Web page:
Explore Liverpool’s myths and customs
Liverpool is one of the most vibrant cities in Britain and, like most urban areas, it has its fair share of unique myths, customs and oddities. We take a look at a few, from the historic to the plain bizarre.
Birds of a feather
Stories surrounding Liverpool’s famous liver birds, which sit atop the Royal Liver Building, are almost as old as the birds themselves. It has been said they are based on a mythical bird that once looked out over the shoreline. Legend has it that if an honest man and virgin woman should meet in front of the Royal Liver Building, the two birds would to fly away and the city would cease to exist.
Another urban legends suggests that while the female bird is is looking out to sea, the male is looking the other way, waiting for the pubs to open in town.
Scouse isn’t Scouse
The stew-like dish of scouse – or lobscouse – from which Liverpool residents derive their famous nickname, doesn’t originate from Liverpool. The popular stew-style dish comes from Norway and it’s still eaten by sailors in northern Europe. It arrived in Liverpool via the busy docks and became a hit. The name is believed to be derived from the Norwegian lapskaus, Swedish lapskojs and Danish labskovs (or the Low German Labskaus).
Paul is still with us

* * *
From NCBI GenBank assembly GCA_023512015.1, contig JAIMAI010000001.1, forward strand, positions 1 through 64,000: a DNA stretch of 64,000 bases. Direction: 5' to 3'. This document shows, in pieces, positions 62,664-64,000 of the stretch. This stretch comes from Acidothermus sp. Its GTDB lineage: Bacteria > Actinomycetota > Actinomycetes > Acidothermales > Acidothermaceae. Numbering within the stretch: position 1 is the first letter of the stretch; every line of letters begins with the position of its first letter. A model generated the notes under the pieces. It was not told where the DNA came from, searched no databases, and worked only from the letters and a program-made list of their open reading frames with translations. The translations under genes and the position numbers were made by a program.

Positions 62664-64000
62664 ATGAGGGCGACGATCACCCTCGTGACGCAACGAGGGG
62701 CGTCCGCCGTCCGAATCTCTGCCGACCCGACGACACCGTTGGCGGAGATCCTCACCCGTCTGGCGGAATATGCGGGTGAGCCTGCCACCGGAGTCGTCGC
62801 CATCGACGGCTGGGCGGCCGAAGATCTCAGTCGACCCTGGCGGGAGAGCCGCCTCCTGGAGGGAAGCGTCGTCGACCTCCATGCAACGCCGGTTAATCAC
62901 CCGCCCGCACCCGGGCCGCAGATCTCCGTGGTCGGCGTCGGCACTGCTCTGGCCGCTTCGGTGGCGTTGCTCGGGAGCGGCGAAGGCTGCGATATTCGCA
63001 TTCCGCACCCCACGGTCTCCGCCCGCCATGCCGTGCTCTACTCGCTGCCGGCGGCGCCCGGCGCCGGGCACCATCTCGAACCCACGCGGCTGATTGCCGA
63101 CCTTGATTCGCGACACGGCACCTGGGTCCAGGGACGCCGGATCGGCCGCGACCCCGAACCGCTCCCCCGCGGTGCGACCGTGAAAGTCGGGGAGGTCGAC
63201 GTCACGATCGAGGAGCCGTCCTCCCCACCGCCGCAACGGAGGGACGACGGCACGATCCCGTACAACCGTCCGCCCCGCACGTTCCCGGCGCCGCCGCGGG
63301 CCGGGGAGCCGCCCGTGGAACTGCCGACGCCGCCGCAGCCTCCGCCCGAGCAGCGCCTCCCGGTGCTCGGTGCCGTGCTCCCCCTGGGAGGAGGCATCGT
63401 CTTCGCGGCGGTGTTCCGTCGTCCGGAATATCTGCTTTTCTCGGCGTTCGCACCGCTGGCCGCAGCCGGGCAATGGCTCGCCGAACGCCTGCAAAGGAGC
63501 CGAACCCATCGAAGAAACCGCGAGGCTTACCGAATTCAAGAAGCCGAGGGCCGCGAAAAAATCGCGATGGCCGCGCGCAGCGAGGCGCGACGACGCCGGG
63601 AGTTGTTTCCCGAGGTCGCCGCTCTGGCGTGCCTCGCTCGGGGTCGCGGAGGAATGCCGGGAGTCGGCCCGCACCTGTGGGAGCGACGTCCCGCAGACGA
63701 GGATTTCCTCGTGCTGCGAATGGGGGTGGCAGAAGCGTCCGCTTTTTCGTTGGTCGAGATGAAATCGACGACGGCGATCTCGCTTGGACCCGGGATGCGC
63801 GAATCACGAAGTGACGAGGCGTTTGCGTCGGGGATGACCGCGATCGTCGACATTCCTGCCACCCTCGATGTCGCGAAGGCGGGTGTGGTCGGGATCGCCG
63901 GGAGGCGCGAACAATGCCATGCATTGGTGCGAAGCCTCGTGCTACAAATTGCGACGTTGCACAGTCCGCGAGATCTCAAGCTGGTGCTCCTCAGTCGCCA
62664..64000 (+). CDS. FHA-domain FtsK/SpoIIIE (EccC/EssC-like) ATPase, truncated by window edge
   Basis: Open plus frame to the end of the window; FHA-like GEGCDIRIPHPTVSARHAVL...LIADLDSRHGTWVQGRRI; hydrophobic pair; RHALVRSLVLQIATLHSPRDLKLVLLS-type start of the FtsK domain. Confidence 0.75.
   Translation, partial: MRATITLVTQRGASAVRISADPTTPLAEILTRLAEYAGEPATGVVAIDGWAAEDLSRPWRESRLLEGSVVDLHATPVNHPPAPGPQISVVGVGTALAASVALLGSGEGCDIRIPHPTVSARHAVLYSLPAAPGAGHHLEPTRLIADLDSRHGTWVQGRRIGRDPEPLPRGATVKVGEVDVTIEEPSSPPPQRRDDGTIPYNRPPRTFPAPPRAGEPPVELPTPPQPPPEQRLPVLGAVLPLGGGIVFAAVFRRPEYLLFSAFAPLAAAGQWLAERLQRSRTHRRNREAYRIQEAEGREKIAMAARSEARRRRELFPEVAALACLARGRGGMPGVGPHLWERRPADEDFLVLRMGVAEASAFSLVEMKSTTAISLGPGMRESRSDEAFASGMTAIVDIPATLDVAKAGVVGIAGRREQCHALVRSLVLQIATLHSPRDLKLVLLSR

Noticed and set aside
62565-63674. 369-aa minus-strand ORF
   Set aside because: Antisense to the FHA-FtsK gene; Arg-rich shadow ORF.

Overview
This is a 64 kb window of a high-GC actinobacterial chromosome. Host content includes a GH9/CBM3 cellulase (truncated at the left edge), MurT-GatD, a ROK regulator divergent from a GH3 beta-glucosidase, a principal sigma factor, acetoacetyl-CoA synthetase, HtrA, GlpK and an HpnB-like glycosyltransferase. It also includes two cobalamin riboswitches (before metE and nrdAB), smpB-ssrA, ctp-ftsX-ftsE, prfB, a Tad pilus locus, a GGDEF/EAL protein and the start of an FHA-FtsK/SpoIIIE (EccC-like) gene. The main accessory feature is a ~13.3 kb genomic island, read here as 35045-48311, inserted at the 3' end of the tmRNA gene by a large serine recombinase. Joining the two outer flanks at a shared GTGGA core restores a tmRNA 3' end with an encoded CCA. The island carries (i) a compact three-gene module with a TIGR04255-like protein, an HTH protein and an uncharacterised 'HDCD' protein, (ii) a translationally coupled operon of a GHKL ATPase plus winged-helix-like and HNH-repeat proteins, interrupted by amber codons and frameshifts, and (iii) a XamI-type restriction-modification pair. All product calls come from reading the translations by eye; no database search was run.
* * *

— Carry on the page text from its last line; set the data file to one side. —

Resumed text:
The “Paul McCartney is dead” conspiracy theory claims that Paul died in 1966 and was replaced by a lookalike. Rumours suggest that clues in Beatles songs played backwards revealed the truth. Played backwards, Strawberry Fields Forever features John Lennon saying what sounds like “I buried Paul” towards the end of the song.
The Beatles themselves played along by throwing in hints in their music, while always stressing that it was just a myth. Paul even took the joke as far as releasing a live album in 1993 called Paul is Live.
Liverpudlians have one of the most instantly recognisable accent in the UK. But until the 19th-century city residents sounded rather more like their Lancastrian cousins. The unique Scouse accent is the result of the influx of Welsh and Irish people into Liverpool in the 19th century to work at the thriving docks, as well as the words and sayings picked up from global arrivals. It’s a good job it’s one of the most popular accents in Britain; there’s a little of us all in it.
One of the more bizarre urban myths claimed it was illegal to be topless in Liverpool unless you were a clerk in a tropical fish store. Sadly, it’s been debunked by council officials – but where does such an absurd urban legend spring from? Nobody knows…